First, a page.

Last month I had a request to review a new book on Visio. It had not been written and they were trying to line up some reviewers. Since it was a new book, I asked who the technical editor would be and was told they did not need one. Once the book was written, they would then decide.
I haved editted more than a dozen books on Visio and found that the technical editor was an integral part of the process. It was his job to make sure that the author was technically correct and was steering the read in the right direction and that the trip was interesting and well worth it. The reason I had started doing technical editting was because I had come across a few books and found that the technical editors, did not care about the content or really were not qualified to edit the book.
Except for one author who was a pen for hire, the authors I have worked for had a passion for Visio and appreciated the second sight a good technical editor could give.
It appears that the publisher of the book, just wanted to have a Visio title in their stable and wanted to do it as cheaply as possible. In our discussions, it came out that my MVP award, would look good on the book cover, but reviewers would just their name on the book and a free copy. So, my reputation would be used to increase their sales with no compensation. Not what I would call a great offer. In the past I have worked for free, but it was with authors I know and I believed in their passion for Visio.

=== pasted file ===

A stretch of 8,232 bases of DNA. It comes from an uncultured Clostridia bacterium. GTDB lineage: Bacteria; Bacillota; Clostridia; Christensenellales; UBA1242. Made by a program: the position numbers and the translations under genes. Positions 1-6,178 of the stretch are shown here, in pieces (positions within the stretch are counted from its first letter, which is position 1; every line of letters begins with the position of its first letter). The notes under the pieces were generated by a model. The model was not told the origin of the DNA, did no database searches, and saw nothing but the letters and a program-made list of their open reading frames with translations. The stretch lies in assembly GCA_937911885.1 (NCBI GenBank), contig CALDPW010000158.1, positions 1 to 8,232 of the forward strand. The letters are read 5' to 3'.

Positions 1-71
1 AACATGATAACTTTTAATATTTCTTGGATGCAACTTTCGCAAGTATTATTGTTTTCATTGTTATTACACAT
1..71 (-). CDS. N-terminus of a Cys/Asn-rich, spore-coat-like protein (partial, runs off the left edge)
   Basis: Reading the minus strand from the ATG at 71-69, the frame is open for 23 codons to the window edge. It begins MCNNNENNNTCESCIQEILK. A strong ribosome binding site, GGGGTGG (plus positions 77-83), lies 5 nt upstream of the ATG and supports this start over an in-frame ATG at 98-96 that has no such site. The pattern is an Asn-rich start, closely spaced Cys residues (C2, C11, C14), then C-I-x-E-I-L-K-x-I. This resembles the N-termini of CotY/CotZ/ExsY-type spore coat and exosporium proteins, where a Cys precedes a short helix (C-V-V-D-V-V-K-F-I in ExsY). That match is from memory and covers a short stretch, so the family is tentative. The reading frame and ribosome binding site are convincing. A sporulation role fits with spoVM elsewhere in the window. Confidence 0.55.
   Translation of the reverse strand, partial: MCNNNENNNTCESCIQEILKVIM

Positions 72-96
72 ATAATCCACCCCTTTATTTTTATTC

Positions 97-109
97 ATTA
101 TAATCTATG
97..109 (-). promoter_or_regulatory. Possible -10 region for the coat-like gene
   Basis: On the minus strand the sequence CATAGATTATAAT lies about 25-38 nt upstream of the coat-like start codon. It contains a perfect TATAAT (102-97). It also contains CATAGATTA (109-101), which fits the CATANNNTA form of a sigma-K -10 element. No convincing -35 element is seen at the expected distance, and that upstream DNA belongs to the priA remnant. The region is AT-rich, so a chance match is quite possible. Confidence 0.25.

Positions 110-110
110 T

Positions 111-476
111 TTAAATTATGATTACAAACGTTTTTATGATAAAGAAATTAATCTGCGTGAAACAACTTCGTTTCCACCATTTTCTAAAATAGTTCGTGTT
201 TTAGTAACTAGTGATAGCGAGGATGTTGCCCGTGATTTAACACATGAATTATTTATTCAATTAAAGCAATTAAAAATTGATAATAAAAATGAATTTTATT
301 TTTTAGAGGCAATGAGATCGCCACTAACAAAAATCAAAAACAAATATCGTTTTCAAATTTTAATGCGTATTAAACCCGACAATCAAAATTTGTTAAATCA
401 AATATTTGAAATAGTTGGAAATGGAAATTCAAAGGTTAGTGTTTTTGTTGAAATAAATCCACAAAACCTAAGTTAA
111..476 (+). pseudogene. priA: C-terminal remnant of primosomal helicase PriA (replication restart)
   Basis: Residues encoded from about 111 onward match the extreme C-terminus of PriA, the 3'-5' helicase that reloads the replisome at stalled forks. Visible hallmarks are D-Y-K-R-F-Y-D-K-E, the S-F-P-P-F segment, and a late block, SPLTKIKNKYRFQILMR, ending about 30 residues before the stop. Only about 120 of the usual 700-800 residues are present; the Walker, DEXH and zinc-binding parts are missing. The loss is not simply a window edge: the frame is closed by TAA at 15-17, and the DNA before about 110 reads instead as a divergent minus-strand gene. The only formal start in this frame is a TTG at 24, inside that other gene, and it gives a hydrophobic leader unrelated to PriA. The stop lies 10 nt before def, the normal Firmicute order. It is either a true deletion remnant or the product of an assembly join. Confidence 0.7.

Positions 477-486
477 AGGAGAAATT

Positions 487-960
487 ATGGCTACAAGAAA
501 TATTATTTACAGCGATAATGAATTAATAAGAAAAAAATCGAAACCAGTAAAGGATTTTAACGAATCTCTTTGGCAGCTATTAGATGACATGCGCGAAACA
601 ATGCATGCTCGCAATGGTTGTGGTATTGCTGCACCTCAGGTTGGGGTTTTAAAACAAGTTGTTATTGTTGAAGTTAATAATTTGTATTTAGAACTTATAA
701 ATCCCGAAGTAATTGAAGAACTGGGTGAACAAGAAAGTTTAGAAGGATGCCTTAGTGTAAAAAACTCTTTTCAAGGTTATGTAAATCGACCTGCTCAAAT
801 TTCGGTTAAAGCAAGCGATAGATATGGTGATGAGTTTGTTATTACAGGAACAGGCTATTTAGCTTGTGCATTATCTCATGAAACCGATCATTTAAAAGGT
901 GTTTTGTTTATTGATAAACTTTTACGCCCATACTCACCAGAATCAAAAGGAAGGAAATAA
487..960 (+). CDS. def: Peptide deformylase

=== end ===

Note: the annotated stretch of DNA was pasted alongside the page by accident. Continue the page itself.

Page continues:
I can not see it worth my time to do a good job reviewing for little or no rewards. Helping a friend is a definite reward.
John Marshall… Visio MVP Visio.MVPs.org
One thought on “Who needs a Technical Editor?”
I spent a few years as a computer book technical editor (30+ books) back when it paid money. It was never a big check mind you but the work was rewarding and steady. Your post isn’t surprising because I remember hearing from smaller publishers even back then who wanted me to tech edit books for just a free copy. I couldn’t reconcile a publisher making a profit off of my free work so I alway told them no. It’s been a while since I’ve worked in computer book publishing but the industry contractions I witnessed starting years ago sounds like they are still continuing from the sound of your story.
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